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Strength Training, stretching

August 20, 2017

Warming Up Prior to Resistance Training: An Excerpt from “Strong & Sculpted”

Below is an excerpt from my book, Strong & Sculpted that discusses my current approach to warming up prior to resistance training. I neglected to include a chapter on the topic in my book, M.A.X. Muscle Plan so for those following this program, the same info applies.

To prepare your body for the demands of intense exercise, you should warm up prior to your lifting session. The warm-up contains two basic components: a general warm-up and a specific warm-up. Here’s what you need to know about each component for a safe, effective workout.

General Warm-Up
The general warm-up is a brief bout of low-intensity, large muscle–group, aerobic-type exercise. The objective is to elevate your core temperature and increase blood flow, which in turn enhances the speed of nerve impulses, increases nutrient delivery to working muscles and the removal of waste by-products, and facilitates oxygen release from hemoglobin and myoglobin.

A direct correlation exists between muscle temperature and exercise performance: when a muscle is warm, it can achieve a better contraction. As a rule, the higher a muscle’s temperature is (within a safe physiological range), the better its contractility. And because better contractility translates into greater force production, you’ll ultimately achieve better muscular development.

What’s more, an elevated core temperature diminishes a joint’s resistance to flow (viscosity). This is accomplished via the uptake of synovial fluid, which is secreted from the synovial membrane to lubricate the joint. The net effect is an increase in range of motion and improved joint-related resiliency. Better yet, these factors combine to reduce the risk of a training-related injury.

Suffice it to say that the general warm-up is an important part of a workout.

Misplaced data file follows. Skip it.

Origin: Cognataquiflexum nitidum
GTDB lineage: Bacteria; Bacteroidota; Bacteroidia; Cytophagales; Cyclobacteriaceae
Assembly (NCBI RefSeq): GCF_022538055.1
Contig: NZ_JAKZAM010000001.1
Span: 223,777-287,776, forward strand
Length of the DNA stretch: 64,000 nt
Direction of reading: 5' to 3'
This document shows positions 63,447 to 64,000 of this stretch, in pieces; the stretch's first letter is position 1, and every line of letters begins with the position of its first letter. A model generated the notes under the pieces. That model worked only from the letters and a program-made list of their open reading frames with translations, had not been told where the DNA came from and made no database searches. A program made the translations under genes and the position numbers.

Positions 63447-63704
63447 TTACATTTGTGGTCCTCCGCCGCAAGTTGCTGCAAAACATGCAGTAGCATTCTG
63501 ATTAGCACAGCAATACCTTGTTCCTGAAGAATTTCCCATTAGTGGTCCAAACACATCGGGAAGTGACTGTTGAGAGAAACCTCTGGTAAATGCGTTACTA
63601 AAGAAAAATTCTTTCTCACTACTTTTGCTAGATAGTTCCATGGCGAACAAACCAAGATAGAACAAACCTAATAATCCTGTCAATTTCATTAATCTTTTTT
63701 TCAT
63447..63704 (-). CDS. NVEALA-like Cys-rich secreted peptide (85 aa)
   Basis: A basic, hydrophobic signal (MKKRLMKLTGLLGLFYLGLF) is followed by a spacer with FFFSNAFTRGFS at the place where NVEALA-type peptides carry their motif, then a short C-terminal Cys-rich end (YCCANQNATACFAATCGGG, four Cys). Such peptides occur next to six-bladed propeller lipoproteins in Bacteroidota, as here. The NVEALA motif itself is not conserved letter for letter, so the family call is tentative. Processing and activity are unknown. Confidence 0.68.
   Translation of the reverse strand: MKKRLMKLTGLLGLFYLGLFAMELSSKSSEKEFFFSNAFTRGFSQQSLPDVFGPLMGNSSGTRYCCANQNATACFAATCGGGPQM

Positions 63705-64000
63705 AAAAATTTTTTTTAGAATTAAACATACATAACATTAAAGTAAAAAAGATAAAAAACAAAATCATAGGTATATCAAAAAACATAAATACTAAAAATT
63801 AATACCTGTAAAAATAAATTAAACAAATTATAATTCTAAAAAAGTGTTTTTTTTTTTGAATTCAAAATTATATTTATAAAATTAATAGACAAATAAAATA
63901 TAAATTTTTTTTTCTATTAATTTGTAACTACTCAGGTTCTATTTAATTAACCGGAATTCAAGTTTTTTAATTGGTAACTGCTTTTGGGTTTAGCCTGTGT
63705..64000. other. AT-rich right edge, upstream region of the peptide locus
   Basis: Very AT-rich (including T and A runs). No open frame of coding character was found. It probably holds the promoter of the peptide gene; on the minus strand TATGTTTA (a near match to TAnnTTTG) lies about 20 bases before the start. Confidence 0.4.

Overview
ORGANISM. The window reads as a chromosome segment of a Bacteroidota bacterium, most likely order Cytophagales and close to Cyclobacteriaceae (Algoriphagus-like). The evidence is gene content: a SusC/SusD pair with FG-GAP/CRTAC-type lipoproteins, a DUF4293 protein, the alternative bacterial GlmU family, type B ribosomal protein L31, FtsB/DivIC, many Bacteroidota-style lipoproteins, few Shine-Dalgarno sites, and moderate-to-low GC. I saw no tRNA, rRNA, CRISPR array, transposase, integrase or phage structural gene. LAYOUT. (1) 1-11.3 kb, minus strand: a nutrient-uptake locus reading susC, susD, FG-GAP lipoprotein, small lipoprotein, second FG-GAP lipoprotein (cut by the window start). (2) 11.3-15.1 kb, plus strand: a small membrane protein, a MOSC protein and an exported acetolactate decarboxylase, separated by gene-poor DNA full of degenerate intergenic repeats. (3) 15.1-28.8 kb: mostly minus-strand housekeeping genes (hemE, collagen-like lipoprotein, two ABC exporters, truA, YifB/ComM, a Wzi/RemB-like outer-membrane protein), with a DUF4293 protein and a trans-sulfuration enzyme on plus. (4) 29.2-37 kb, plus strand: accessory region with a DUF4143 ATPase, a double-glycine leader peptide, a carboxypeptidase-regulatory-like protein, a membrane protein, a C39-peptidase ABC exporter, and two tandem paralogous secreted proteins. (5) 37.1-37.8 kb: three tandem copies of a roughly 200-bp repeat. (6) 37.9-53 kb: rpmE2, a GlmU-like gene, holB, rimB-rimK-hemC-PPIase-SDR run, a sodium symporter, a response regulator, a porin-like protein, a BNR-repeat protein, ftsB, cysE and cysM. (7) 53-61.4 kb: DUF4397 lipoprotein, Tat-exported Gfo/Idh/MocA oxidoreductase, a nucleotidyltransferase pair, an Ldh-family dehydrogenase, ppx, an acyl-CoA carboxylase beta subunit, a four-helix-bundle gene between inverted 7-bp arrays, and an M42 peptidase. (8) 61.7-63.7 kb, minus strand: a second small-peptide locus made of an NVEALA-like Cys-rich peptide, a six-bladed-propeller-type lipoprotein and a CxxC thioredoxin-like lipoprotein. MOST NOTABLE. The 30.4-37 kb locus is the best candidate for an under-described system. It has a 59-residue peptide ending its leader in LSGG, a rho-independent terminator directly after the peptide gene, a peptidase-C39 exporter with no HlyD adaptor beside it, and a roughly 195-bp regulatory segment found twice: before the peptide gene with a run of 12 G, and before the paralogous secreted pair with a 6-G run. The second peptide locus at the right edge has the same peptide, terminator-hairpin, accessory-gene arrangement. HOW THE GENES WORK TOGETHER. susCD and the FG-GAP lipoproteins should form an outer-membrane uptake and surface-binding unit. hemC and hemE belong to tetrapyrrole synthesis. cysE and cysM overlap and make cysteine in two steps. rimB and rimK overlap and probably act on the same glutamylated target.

Virtually any cardiorespiratory activity can be used for the general warm-up. Exercises on equipment such as stationary bikes, stair climbers, and treadmills are fine choices, as are most calisthenic-type exercises (e.g., jumping jacks, burpees). Choose whatever activity you desire as long as the basic objective is met.

The intensity for the general warm-up should be low. To estimate intensity of training, I like to use a rating of perceived exertion (RPE) scale. My preference is the category-ratio RPE scale, which grades perceived effort on a scale from 0 to 10 (0 is lying on your couch, and 10 is an all-out sprint). Aim for an RPE of around 5, which for most people is a moderate walk or slow jog. You can use the talk test as an intensity gauge. With this method, you base intensity on your ability to carry on a conversation; if you have to pause to take a breath while speaking a sentence, you’re working too hard.

Five to ten minutes is all you need for the general warm-up—just enough to break a light sweat. Your resources should not be taxed, nor should you feel tired or out of breath either during or after performance. If so, cut back on the intensity. Remember, the goal here is merely to warm your body tissues and accelerate blood flow—not to achieve cardiorespiratory benefits or reduce body fat.

Specific Warm-Up
The specific warm-up can be considered an extension of the general warm-up. By using exercises that are similar to the activities in the workout, the specific warm-up enhances neuromuscular efficiency for the exercise you are about to perform. In essence, your body gets to rehearse the movements before you perform them at a high level of intensity, translating into better performance during your working sets.

To optimize transfer of training, the exercises in the specific warm-up should mimic the movements in the workout as closely as possible. For example, if you are going to perform a bench press, the specific warm-up would ideally include light sets of bench presses. A viable alternative would be to perform push-ups because the movement pattern is similar to that of a bench press, although the specificity, and thus transfer, would not be as great as with light sets of the given movement. Always stop specific warm-up sets well short of fatigue. The object is not to fatigue your muscles, but rather to get a feel for the exercise so that you’re physically and mentally prepared for intense training.

The specific warm-up is particularly important when training in low-repetition ranges (~ five reps or fewer). I recommend at least a couple of specific warm-up sets per exercise during low-rep training. As a general rule, the first set should be performed at ~40 to 50 percent of 1RM; and the second set, at ~60 to 70 percent of 1RM. Six to eight reps is all you need in these sets—any more is superfluous and potentially counterproductive. Following the specific warm-up, you should be ready and able to plow into your working sets.